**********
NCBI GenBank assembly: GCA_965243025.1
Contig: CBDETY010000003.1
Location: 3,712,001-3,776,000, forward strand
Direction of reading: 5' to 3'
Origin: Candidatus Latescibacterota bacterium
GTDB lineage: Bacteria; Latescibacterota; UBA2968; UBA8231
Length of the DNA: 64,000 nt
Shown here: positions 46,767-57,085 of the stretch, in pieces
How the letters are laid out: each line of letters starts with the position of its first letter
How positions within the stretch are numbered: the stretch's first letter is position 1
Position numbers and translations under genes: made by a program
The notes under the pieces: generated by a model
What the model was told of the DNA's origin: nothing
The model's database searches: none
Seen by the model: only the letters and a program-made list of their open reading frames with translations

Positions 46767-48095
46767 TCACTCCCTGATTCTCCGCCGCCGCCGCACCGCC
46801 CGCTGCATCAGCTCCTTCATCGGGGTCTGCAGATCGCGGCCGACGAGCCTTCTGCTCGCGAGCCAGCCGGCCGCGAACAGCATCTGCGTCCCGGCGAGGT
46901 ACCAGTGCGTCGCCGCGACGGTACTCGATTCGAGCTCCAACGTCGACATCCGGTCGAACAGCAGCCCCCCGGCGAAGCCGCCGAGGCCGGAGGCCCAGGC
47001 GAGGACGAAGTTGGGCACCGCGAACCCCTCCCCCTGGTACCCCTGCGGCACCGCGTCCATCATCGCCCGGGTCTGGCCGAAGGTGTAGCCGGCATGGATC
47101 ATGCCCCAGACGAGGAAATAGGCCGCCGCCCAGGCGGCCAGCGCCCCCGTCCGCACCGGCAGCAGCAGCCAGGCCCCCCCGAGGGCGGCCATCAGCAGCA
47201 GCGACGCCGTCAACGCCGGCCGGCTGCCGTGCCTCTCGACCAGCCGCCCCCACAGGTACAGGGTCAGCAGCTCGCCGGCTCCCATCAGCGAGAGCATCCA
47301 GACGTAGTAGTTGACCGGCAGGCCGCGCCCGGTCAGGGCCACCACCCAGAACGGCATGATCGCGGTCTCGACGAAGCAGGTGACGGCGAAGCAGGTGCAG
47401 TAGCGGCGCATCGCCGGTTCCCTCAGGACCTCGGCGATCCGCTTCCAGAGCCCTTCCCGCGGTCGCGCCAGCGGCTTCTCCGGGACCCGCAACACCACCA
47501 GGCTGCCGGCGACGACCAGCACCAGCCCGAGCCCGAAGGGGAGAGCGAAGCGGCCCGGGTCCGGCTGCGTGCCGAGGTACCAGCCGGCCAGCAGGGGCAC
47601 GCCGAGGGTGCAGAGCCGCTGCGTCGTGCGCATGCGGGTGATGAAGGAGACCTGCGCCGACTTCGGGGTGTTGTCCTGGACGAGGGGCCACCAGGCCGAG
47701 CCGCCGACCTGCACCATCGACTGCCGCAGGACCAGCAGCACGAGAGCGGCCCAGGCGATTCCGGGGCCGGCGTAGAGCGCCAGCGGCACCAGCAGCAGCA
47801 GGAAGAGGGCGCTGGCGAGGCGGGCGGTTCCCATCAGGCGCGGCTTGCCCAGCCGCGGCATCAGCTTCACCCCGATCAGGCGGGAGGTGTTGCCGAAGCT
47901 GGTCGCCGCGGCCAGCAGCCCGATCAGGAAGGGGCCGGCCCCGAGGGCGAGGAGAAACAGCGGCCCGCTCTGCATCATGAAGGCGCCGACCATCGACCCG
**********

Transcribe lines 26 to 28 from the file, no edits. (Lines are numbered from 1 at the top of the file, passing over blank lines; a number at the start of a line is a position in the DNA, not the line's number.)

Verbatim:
47601 GCCGAGGGTGCAGAGCCGCTGCGTCGTGCGCATGCGGGTGATGAAGGAGACCTGCGCCGACTTCGGGGTGTTGTCCTGGACGAGGGGCCACCAGGCCGAG
47701 CCGCCGACCTGCACCATCGACTGCCGCAGGACCAGCAGCACGAGAGCGGCCCAGGCGATTCCGGGGCCGGCGTAGAGCGCCAGCGGCACCAGCAGCAGCA
47801 GGAAGAGGGCGCTGGCGAGGCGGGCGGTTCCCATCAGGCGCGGCTTGCCCAGCCGCGGCATCAGCTTCACCCCGATCAGGCGGGAGGTGTTGCCGAAGCT